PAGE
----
Food Company Offers a Carrot to Farmers Considering Organic Certification

Kashi's new 'certified transitional' program promises to help growers earn premium prices more quickly as they move toward organic production.
(Photo: Avalon Studio/Getty Images)
May 17, 2016· 3 MIN READ
Tove Danovich is a journalist based in Portland, Oregon.

From the farmers market to Whole Foods to Walmart, it may seem like organic foods are everywhere these days. But behind the scenes, some food manufacturers are struggling to meet demand.

Since the 1990s, consumer demand for organics has grown by double digits in most years, according to the USDA—amounting to more than $39 billion in sales in 2014. Yet it still represents only 4 percent of total food sales in the United States, and only about 1 percent of all farmland in the U.S. is used to grow organics. That means sometimes there just isn’t enough organic corn or soy or kale to go around.

Food manufacturers that rely on organic ingredients are increasingly taking supply challenges into their own hands. In 2015, Nature’s Path Foods paid $2 million for 2,800 acres of cropland to grow organic grains, The Wall Street Journal reported. Now, Kashi, another organic food manufacturer, wants to grow the organics industry as a whole through a program that will make it easier for farmers to transition from conventional agriculture—and give them both credit and a price premium for starting the shift. A new cereal product, Dark Cocoa Karma Shredded Wheat Biscuits, will be the first of Kashi’s products to receive a “certified transitional” label to show that the majority of grains used came from “organic farms in training.”

“Implementing an organic system generally takes both time and effort,” said Betsy Rakola, USDA organic policy adviser, in an email. Farmers must adhere to organic growing standards for pest control, avoid prohibited substances, and find ways to keep soil healthy. But that’s not all—the land used to grow organic foods has to have been free from prohibited substances for a waiting period of three years. While farmers in transition are using organic farming practices, they aren’t allowed to call their food “organic” but receive premium prices. Unlike a company buying up farmland to convert it to organic, the hope is that this label will increase overall organic sales and keep control of the farm with the farmer.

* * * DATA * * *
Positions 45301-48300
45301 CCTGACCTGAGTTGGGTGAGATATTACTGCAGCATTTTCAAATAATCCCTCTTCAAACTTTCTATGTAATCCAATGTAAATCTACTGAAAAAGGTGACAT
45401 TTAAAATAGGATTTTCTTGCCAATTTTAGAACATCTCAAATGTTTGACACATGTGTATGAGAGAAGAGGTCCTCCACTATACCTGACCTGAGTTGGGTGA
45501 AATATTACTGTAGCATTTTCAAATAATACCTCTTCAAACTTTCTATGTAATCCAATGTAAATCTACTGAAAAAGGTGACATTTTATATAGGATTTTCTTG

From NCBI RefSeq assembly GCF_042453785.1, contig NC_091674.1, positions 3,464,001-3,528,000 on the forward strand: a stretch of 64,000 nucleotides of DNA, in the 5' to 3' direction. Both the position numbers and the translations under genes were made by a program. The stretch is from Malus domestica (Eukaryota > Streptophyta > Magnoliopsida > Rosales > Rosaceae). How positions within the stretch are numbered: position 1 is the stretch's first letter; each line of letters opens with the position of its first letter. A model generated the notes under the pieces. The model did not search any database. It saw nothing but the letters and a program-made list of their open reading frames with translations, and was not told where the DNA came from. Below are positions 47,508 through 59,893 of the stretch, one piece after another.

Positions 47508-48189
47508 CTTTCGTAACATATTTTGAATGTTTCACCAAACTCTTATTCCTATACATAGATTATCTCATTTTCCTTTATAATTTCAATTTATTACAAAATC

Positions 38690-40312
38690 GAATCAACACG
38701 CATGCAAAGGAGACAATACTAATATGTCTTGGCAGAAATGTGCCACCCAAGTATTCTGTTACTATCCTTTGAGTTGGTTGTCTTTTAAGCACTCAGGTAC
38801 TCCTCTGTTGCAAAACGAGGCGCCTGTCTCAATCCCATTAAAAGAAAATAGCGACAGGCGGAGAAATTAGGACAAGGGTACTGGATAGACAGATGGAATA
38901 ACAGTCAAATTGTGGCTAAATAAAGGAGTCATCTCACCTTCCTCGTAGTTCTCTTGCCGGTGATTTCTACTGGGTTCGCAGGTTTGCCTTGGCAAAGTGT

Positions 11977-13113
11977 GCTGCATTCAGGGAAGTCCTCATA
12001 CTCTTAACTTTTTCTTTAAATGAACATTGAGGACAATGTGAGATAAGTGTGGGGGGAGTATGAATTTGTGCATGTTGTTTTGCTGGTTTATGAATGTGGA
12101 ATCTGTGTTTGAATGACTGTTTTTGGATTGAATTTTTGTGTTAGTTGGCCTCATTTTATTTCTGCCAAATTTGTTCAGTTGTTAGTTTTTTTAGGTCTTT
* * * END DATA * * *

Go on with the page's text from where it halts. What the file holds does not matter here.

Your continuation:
Related: Suddenly We Like Organic Corn So Much We Have to Go to Romania to Get It

Farmers selling in a local market might be able to describe this to consumers, “but at the larger scale, it’s a real problem and a barrier,” said Nicole Nestojko, senior director of supply chain and sustainability at Kashi. During this waiting period, farmers often have lower yields and increased capital investment, and “when they do sell the crops, they sell them as conventional,” she said. The goal of the program is to incentivize farmers to make the transition to organic certification by giving them a higher price during that in-between period than they’d get for conventionally grown food—though likely still lower than the certified-organic premiums.

For informed, bargain-savvy consumers, certified transitional could be a way to eat organic foods for a lower price. But in a world where consumers are already bombarded with labels describing food as “healthy,” “gluten-free,” “GMO-free,” and “humane,” why would a company add anything to the mix?

Kashi’s idea isn’t new. USDA-certified accreditation agencies such as California Certified Organic Farmers and Oregon Tilth already offer farmers a chance to become certified transitional. The USDA has even issued recommended guidelines for what farms should be eligible for the label. Since late 2015, the Organic Trade Association has been creating a proposal for an “industry-led” version of this label that it will bring to the USDA for approval.

Thus far, certified-transitional programs may have been marginally beneficial to farmers, but there has been a lack of consumer awareness for what the term meant. It may not be a new idea, but with a manufacturer’s backing, this version of certified transitional has a new way of reaching consumers. Without consumer demand, the label may exist, but companies aren’t charging (or spending) premium prices to use it. Kashi, however, may have enough clout in the organic food sphere to teach consumers about this middle ground between conventional and organic food. In 2002, for example, Kashi launched the first organic cereal on the market, said Nestojko, and “now there are hundreds or thousands of them.”

Sarah Krol, the global managing director for QAI, which will provide the third-party certification for the new label, said the point of purchase would likely be customers’ first exposure to the program, which is why additional information on the packaging and manufacturer’s website are so important.

After all, a label is only as good as the marketing around it. Before gluten-free eating became a trend, grocery aisles were devoid of the now ubiquitous “gluten-free” label shown even on foods or beverages that were not made with gluten to begin with. It wasn’t that long ago that “organic” seemed to be a stand-in for “less aesthetically appealing hippie food.” Today it’s a multibillion-dollar industry. It all comes down to what the consumer wants.